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Do fatter whales migrate earlier? Body condition and migratory timing of east Australian humpback whales

Grace Russell*, Andrew Colefax, Fredrik Christiansen, George Russell, Zoe Fowler, Daniele Cagnazzi

*Corresponding author:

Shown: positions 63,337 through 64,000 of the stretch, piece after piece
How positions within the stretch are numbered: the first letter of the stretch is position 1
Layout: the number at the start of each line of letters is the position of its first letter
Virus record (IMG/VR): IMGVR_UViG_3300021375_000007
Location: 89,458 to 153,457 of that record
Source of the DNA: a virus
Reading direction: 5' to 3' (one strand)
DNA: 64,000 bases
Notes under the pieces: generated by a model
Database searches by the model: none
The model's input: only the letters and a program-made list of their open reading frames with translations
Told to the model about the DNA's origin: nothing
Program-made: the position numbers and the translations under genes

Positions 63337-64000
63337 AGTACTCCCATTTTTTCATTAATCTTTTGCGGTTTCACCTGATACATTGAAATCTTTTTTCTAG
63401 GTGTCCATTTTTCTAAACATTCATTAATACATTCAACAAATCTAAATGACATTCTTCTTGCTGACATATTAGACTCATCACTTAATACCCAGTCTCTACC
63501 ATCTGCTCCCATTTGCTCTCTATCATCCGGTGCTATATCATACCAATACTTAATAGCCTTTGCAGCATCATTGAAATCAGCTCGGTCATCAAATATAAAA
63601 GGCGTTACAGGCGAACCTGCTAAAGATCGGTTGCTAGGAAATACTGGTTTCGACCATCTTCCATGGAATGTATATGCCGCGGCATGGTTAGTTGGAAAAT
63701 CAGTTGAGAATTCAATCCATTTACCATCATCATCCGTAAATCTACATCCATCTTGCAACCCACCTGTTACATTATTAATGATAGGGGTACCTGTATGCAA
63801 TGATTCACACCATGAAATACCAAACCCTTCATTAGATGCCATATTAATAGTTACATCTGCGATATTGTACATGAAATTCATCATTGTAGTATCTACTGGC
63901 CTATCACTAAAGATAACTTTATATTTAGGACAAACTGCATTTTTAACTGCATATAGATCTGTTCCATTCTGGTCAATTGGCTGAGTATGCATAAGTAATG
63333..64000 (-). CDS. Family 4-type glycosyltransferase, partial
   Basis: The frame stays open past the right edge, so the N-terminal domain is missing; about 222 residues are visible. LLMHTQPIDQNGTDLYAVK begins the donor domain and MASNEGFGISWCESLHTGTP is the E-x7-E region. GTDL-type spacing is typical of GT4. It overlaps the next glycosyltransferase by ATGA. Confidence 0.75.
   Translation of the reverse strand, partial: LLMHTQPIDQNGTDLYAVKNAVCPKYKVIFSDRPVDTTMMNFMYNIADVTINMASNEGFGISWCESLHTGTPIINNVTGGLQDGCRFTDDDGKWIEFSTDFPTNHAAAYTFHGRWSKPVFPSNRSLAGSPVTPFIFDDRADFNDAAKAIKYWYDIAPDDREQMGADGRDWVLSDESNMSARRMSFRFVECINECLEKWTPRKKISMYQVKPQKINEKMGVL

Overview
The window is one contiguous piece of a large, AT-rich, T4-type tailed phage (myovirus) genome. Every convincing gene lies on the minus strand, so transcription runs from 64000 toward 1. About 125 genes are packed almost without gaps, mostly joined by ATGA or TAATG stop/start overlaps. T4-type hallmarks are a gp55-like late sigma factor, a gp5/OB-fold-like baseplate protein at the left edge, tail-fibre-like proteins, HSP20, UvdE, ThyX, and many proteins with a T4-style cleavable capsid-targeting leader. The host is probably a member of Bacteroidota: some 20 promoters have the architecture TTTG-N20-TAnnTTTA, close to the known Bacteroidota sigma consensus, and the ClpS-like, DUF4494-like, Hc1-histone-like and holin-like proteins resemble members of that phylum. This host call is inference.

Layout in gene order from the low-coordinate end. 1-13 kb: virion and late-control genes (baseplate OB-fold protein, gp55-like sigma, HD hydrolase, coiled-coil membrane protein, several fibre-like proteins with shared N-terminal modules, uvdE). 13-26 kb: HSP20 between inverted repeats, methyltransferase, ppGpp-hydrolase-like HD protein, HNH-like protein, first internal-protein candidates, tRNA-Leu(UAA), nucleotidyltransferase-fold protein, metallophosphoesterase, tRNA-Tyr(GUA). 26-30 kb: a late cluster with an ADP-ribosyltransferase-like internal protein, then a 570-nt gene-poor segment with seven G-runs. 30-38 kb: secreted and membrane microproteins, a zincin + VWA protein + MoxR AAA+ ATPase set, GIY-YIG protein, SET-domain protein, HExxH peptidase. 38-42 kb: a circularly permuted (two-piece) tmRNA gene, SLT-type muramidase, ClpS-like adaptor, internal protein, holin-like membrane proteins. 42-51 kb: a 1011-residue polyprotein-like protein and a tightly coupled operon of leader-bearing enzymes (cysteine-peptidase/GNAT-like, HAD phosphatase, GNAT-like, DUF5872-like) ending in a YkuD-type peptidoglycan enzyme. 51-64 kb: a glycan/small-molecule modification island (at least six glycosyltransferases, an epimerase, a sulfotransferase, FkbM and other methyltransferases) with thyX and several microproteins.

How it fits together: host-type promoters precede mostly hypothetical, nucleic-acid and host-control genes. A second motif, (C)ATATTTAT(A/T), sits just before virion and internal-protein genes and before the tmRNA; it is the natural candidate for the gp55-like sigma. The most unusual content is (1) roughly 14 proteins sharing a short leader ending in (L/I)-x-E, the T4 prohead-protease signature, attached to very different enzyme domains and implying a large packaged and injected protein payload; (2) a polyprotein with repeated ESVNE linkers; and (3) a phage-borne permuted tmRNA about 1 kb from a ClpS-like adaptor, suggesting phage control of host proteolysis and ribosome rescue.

ABSTRACT: In order to exploit seasonally favourable habitats for feeding and breeding, humpback whales (Megaptera novaeangliae) undertake one of the longest migrations in the animal kingdom. Stored energy is crucial for a successful migration, despite this few studies have investigated the relationship between migration timing and body condition in baleen whales. Using unmanned aerial vehicles, we quantified the body condition of east Australian humpback whales. We collected data on 513 individual whales (48 calves, 166 juveniles, 251 adults, and 48 lactating females) during their northbound and southbound migrations between June and October 2020. For adults and juveniles, we explored the loss of body condition between migration direction (north versus south) as well as the relationship of migration timing (day of year) and body condition. We found a significant loss in body condition between the northbound and southbound migrations for both adults (9.8%) and juveniles (18.3%). However, migration timing did not influence body condition for either reproductive class. Cow/calf pairs were analysed using relative calf length (percentage of mother’s length) as a proxy for days postpartum. We found a positive curvilinear relationship migration for timing on calf body condition. However, lactating females showed no relationship between migration timing and body condition. Whilst body condition is important for capital breeding whales, the lack of a correlation found for adults and juveniles suggests that body condition is not the main driver of migration timing from feeding or breeding grounds. However, calf body condition may be a significant factor for the migration timing of cow/calf pairs.